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Laser Therapy Tips for Feline Patients

Cats can be challenging to treat in most hospital settings – but not when it comes to laser therapy. The non-invasive approach and soothing application lend themselves to the fear-free practice. Oftentimes, a feline patient will actually start to purr, knead, and press into the treatment head attachment, showing relief and pleasure.

Typically, the feline patient will be more relaxed on an elevated position, possibly incorporating a semi-open bedding area. This can be as simple as the cat carrier with the top removed on an exam table. Or, it could be a series of small cat trees with platforms around the treatment room.

Creating a therapeutic setting also includes things such as natural/soft lighting, white noise, pheromone dispenser, etc. A thick fleece bedding is very comfortable, promotes kneading, and encourages the patient to ease into the treatment. Unless when dealing with a condition around the face, mouth, or ears, most cats actually tolerate laser-safe Doggles well and they seem to have a soothing/calming effect.

The laser operator may also choose to use distraction techniques, like placing catnip on a surface or object, or anything else smelly and tasty, like a dollop of LaxAire or baby food on a tongue depressor. Another distraction technique would be the operator starting by giving a neck massage prior to working on the painful tissues themselves.

Although feline patients can be challenging to work with, this is typically not a concern when dealing with laser therapy, the vast majority of these patients will habituate very quickly. The adept laser operator will consider some of the above techniques to minimize the patient’s stress and provide for a fear-free therapeutic treatment atmosphere.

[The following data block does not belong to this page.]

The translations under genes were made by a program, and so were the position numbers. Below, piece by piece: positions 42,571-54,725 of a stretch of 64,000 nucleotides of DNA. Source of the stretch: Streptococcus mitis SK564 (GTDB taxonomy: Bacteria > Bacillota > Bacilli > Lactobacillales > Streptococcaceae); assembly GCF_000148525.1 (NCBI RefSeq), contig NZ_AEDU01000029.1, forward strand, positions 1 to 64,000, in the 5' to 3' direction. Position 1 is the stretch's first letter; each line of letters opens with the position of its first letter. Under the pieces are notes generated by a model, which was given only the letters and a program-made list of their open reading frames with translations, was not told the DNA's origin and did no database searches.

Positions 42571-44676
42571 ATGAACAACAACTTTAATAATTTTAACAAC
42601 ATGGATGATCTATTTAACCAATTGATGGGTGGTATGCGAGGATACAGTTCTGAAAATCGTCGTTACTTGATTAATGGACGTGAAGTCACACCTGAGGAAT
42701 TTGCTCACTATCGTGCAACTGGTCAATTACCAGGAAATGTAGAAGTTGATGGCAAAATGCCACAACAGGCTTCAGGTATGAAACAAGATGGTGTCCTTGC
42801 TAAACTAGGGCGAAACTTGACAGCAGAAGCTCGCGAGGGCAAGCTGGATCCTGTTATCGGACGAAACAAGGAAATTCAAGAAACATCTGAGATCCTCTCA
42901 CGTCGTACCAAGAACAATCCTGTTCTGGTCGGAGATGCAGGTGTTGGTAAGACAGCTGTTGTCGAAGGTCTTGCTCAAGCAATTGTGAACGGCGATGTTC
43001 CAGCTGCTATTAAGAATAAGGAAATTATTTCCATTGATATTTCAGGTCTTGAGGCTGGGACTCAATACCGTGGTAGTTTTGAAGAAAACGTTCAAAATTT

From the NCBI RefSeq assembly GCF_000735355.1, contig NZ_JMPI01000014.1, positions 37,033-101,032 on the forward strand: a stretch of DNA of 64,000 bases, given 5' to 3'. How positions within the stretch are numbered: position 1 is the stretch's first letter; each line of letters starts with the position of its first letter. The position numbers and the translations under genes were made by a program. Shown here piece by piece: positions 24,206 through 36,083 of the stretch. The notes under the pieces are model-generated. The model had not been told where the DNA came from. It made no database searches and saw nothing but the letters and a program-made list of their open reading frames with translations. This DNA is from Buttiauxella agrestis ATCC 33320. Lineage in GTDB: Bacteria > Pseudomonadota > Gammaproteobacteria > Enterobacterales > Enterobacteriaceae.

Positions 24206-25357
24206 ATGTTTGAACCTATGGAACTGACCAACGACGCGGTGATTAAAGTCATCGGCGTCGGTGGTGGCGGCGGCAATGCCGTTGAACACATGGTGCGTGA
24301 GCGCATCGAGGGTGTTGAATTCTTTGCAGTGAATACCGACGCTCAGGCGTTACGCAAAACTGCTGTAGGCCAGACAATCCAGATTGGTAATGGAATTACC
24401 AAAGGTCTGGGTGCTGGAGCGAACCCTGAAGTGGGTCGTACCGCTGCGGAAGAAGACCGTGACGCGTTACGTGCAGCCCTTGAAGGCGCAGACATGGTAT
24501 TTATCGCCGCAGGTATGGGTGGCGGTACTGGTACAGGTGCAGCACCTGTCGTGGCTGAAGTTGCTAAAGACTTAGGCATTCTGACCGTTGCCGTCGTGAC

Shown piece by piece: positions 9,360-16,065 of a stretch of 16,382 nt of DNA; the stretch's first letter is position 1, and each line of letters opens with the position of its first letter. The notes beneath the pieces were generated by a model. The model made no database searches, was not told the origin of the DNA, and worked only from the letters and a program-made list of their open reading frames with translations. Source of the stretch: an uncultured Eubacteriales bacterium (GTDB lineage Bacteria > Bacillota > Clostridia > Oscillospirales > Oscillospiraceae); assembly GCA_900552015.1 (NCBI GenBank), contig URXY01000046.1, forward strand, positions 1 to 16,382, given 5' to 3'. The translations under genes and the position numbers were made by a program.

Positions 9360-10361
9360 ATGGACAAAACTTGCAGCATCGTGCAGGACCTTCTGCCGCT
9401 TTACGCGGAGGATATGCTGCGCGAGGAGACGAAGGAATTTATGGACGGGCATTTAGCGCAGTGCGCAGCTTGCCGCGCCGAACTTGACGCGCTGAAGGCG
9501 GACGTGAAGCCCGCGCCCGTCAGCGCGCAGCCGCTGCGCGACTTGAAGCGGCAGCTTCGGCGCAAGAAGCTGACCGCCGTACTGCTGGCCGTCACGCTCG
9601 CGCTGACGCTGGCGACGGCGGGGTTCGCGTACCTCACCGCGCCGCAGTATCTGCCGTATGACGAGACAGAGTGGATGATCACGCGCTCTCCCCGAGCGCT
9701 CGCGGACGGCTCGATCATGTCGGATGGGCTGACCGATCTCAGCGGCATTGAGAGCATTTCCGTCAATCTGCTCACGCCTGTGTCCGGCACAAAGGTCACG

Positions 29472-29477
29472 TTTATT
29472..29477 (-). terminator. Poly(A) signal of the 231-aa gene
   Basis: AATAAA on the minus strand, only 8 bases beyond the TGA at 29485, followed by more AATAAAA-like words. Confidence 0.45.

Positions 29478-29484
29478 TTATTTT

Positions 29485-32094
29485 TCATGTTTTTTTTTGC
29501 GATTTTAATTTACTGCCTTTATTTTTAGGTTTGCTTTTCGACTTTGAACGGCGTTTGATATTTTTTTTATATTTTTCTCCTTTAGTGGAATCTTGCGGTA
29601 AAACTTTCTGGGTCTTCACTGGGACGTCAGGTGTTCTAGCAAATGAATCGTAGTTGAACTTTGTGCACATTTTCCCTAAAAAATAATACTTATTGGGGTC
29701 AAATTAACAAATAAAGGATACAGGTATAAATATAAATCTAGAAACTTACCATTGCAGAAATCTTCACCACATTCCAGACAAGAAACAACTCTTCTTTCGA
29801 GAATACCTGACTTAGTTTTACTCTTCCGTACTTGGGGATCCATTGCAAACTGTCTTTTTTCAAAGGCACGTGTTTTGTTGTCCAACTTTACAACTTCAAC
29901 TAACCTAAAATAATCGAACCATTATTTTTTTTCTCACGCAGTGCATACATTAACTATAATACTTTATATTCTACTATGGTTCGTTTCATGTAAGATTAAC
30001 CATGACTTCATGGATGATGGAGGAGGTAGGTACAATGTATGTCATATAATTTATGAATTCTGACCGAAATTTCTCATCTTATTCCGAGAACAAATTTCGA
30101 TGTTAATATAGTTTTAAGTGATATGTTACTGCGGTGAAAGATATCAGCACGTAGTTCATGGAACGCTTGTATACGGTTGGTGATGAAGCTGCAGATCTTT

3 Responses to “Laser Therapy Tips for Feline Patients”

  1. I have a pretty shy cat and have been nervous about having procedures done. I really think that laser treatment could be beneficial for her. I like that you recommend a massage before the treatment to make the cat feel comfortable.

    • Ren says:

      Thank you for your comment to this post, we appreciate the feedback! Yes, with cats we’ve found that a simple thing like a neck massage or cheek / ear rub goes a long way in getting the patient settled and comfortable for a treatment. The laser treatment itself feels good, like a warm sunny day – oftentimes, feline patients will press into the treatment head or purr, lick, and knead. If you think your cat could benefit from laser therapy, please consult your veterinarian to formulate a treatment plan.

  2. Joy Butler says:

    I didn’t know some laser treatments have tendencies to have a soothing/calming effect. I think that it’s amazing that the technology is available to animals. This sounds like a great idea for my dog, we will have to try it sometime.

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